Psalms 13

How long, Lord, will you continue to ignore me?
Heb “will you forget me continually.”

How long will you pay no attention to me?
Heb “will you hide your face from me.”

How long must I worry,
Heb “How long will I put counsel in my being?”

and suffer in broad daylight?
Heb “[with] grief in my heart by day.”

How long will my enemy gloat over me?
Heb “be exalted over me.” Perhaps one could translate, “How long will my enemy defeat me?”

Look at me!
Heb “see.”
Answer me, O Lord my God!
Revive me,
Heb “Give light [to] my eyes.” The Hiphil of אוּר (’ur), when used elsewhere with “eyes” as object, refers to the law of God giving moral enlightenment (Ps 19:8), to God the creator giving literal eyesight to all people (Prov 29:13), and to God giving encouragement to his people (Ezra 9:8). Here the psalmist pictures himself as being on the verge of death. His eyes are falling shut and, if God does not intervene soon, he will “fall asleep” for good.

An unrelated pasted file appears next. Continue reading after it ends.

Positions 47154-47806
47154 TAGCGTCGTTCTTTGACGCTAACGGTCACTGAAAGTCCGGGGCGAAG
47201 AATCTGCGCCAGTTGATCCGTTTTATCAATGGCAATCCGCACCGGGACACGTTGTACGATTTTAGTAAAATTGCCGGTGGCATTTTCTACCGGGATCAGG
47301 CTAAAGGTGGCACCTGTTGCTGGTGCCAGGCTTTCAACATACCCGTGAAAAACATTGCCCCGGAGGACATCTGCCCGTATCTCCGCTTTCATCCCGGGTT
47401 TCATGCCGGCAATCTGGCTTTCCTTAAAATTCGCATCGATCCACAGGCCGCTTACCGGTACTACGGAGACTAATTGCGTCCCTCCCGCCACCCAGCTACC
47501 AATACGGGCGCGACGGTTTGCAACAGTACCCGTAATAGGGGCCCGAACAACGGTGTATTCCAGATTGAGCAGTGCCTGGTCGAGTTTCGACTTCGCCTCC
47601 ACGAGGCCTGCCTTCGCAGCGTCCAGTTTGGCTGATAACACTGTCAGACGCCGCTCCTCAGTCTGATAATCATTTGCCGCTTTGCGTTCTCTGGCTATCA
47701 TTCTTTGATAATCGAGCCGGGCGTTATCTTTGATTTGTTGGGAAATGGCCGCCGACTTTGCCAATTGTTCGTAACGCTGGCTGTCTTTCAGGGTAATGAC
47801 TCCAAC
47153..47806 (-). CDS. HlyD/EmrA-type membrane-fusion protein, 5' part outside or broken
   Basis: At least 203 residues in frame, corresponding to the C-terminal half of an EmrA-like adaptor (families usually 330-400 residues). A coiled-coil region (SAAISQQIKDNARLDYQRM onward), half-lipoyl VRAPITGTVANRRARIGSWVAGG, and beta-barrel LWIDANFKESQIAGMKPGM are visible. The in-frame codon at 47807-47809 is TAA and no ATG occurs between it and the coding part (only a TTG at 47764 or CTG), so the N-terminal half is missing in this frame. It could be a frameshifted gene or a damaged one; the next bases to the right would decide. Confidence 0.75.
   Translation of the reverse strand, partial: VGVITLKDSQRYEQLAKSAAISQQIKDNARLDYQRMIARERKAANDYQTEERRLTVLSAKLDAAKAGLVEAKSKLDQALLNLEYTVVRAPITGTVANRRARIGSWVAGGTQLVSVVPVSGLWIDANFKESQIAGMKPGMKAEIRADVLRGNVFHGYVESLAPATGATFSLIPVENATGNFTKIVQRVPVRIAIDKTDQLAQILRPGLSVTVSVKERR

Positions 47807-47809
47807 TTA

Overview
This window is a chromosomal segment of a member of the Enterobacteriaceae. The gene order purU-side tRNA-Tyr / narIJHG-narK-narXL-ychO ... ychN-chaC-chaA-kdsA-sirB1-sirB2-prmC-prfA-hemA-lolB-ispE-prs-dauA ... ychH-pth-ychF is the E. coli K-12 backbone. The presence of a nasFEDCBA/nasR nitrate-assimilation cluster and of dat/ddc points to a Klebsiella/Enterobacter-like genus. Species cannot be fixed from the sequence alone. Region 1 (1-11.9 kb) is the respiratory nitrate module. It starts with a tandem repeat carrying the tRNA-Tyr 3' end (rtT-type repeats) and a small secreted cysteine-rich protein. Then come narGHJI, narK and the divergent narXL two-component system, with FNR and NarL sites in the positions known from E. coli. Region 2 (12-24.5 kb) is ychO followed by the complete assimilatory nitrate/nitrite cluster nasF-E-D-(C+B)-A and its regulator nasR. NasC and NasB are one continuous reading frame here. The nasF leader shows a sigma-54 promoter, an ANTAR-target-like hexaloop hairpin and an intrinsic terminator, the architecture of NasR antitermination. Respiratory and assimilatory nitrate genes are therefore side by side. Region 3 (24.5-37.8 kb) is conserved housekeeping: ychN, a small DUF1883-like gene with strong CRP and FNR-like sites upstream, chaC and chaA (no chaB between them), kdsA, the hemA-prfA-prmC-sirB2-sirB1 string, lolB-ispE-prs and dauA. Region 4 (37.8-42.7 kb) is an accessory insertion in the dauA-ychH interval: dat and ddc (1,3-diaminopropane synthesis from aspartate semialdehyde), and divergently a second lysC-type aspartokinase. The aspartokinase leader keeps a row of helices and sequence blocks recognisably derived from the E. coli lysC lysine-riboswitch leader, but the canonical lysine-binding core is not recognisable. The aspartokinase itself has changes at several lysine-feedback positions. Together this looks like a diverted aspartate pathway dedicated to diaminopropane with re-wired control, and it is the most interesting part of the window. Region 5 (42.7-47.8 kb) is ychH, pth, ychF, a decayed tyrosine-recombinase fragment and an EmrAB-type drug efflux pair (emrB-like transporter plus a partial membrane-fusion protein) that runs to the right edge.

or else I will die!
Heb “or else I will sleep [in?] the death.” Perhaps the statement is elliptical, “I will sleep [the sleep] of death,” or “I will sleep [with the sleepers in] death.”

Then
Heb “or else.”
my enemy will say, “I have defeated him!”
Then
Heb “or else.”
my foes will rejoice because I am upended.
But I
The grammatical construction used here (conjunction with independent pronoun) highlights the contrast between the psalmist’s defeated condition envisioned in v. 4 and confident attitude he displays in v. 5.
trust in your faithfulness.
May I rejoice because of your deliverance!
Heb “may my heart rejoice in your deliverance.” The verb form is jussive. Having expressed his trust in God’s faithful character and promises, the psalmist prays that his confidence will prove to be well-placed. “Heart” is used here of the seat of the emotions.

I will sing praises
The verb form is cohortative, indicating the psalmist’s resolve (or vow) to praise the Lord when deliverance arrives.
to the Lord
when he vindicates me.
Or “for he will have vindicated me.” The verb form indicates a future perfect here. The idiom גָמַל עַל (gamal al) means “to repay,” here in a positive sense.

Psalm 14

Psalm 14. The psalmist observes that the human race is morally corrupt. Evildoers oppress God’s people, but the psalmist is confident of God’s protection and anticipates a day when God will vindicate Israel.

For the music director; by David.

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